US Citizens With UK Businesses

Many US citizens  living outside of the US may not be aware of the additional filing obligations required by the IRS if they own or become shareholders in foreign corporations.

They must still include this information in their annual tax returns or face serious consequences for noncompliance. We have set out below some of the main requirements you’ll need to be aware of in relation to UK (or other foreign) business owned by US taxpayers.

Form 5471:  ‘Information Return of US Person with Respect to Certain Foreign Corporations’

Who Must File:        
Form 5471 must be completed for any US citizen or green card holder who owns 10% or more of the shares in a non-US company at any point during the year.

When to File:
The completed Form 5471 must be filed by April 15th for the previous year as an attachment to the taxpayers Income Tax Return Form 1040. Extensions of time to file the years’ tax return for an additional 6 months to October 15th will also extend the filing of the related form 5471 for the year.

What to Report:  
The Form must report the shareholdings of all US citizens and green card holders in the company at the beginning and end of the year, as well as the balance sheet and profit and loss account of the company as at 31 December of the applicable year.

If companies with US shareholders do not already have a 31 December year end we strongly recommend that the accounting period is changed for this reason so as to reduce the burden of unnecessary administration and accountancy fees.

Penalties:  
From 2008, the IRS charge penalties to taxpayers of up to $10,000 for each Form 5471 that is filed after the due date or does not include complete and accurate information. 

Form 8938: ‘Statement of Specified Foreign Financial Assets’

Who Must File:           
If you are not living in the US, you must be required to file Form 8938 if your foreign financial assets are valued at more than $200,000 on the last day of the tax year, or $300,000 at any point during the tax year (rates vary for married filing jointly and taxpayers living in the US).

A foreign financial asset excludes property, but includes things like investment portfolios, pension funds and company bank accounts of which you have control over. Hence it is important to consider this form if you own a UK company as you may not fall below the threshold considering your personal assets alone, however taking the your business into consideration could mean that you are required to report this information to the IRS.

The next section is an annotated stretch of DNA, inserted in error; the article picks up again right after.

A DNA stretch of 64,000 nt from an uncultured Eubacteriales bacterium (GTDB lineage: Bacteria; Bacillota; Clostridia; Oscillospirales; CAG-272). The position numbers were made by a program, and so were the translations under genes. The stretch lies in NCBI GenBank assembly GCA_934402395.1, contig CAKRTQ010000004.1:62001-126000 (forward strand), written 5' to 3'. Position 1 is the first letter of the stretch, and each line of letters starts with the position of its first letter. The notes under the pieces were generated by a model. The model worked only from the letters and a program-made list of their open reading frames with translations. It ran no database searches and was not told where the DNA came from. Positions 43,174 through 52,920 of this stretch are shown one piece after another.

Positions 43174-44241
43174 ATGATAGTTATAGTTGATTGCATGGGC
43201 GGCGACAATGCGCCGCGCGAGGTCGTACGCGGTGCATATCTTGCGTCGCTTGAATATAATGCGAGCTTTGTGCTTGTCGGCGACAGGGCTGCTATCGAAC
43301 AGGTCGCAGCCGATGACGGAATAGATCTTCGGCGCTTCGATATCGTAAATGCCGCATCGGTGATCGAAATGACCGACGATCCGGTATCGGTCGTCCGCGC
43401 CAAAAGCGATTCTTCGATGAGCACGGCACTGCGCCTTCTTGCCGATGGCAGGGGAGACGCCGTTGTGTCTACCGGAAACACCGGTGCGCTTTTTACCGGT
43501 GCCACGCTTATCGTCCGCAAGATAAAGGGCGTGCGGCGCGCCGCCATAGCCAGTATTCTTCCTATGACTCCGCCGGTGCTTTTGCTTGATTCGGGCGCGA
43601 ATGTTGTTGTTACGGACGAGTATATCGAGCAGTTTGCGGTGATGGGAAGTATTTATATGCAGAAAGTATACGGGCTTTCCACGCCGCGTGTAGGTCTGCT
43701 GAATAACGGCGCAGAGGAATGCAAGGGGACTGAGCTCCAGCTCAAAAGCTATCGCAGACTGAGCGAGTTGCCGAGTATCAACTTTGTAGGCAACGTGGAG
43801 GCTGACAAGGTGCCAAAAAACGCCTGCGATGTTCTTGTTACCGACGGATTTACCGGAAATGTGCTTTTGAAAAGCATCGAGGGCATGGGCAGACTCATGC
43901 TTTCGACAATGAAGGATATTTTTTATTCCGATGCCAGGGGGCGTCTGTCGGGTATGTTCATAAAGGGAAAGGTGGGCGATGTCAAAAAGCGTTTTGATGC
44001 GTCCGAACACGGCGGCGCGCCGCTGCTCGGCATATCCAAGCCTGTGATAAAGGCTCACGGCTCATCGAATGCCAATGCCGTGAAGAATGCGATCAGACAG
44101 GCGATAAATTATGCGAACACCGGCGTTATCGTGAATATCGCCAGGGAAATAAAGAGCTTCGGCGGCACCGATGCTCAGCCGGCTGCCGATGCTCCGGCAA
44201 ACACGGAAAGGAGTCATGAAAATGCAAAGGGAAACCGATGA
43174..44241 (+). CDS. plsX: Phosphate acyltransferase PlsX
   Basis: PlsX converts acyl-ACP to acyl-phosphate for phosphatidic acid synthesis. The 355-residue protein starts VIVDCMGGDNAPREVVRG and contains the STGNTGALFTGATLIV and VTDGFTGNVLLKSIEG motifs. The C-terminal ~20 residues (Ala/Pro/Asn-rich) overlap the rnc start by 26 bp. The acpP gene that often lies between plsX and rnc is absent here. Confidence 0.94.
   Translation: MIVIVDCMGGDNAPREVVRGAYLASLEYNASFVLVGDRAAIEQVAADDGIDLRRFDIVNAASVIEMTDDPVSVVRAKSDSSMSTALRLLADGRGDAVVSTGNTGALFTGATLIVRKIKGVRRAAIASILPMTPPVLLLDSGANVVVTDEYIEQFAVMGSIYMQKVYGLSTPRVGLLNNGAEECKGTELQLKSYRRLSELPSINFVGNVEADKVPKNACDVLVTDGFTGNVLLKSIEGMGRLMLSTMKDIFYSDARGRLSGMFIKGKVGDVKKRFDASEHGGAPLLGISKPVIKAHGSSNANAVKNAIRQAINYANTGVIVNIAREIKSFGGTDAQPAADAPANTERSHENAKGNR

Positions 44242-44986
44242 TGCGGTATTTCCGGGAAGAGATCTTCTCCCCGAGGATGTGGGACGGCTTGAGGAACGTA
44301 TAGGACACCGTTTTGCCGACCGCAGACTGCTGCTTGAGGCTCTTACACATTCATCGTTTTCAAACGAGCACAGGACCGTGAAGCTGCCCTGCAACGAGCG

When to File:              
As per Form 5471, this Form is submitted with the taxpayers’ income tax return for the year.

What to Report:          
The Form 8938 must report specific information relating to your Foreign Financial Assets held during the relevant tax year, including any related earnings received from each asset.

Penalties:                    
The IRS can enforce penalties of up to $10,000 for failure to disclose information and an additional $10,000 for each 30 days of non-filing after the IRS have issue a notice of failure to disclose, up to a maximum of $60,000.

FinCEN (FBAR) Report of Foreign Financial Accounts

Who Must File:           
This form must be completed by any US person with financial accounts holding a combined balance of $10,000 at any point during the tax year. This includes business accounts you may have control or hold signatory authority, so similarly to the form 8938 including business accounts could push you over the filing threshold.

When to File:              
The filing deadline for submitting your FinCEN (FBAR) report to the Department of the Treasury is currently 30 June following the tax year.

This is due to be changed to fall in line with the filing of income tax returns (including extensions) starting from the 2016 tax year.

What to Report:          
The FBAR must report specific information relating to your non-US accounts, including maximum account values and specific ownership.

Penalties:                    
Non-wilful failure to complete an FBAR can result in penalties of up to $10,000. If the IRS determines your non-compliance as wilful non-disclosure you can be fined up to $100,000 or 50% of the account balances. Criminal penalties may also apply.

If you have any further questions regarding your filing obligations in relation to non-US businesses please contact us and we can offer personalised advice on your individual situation.

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Diana Hoare - Anderson Hoare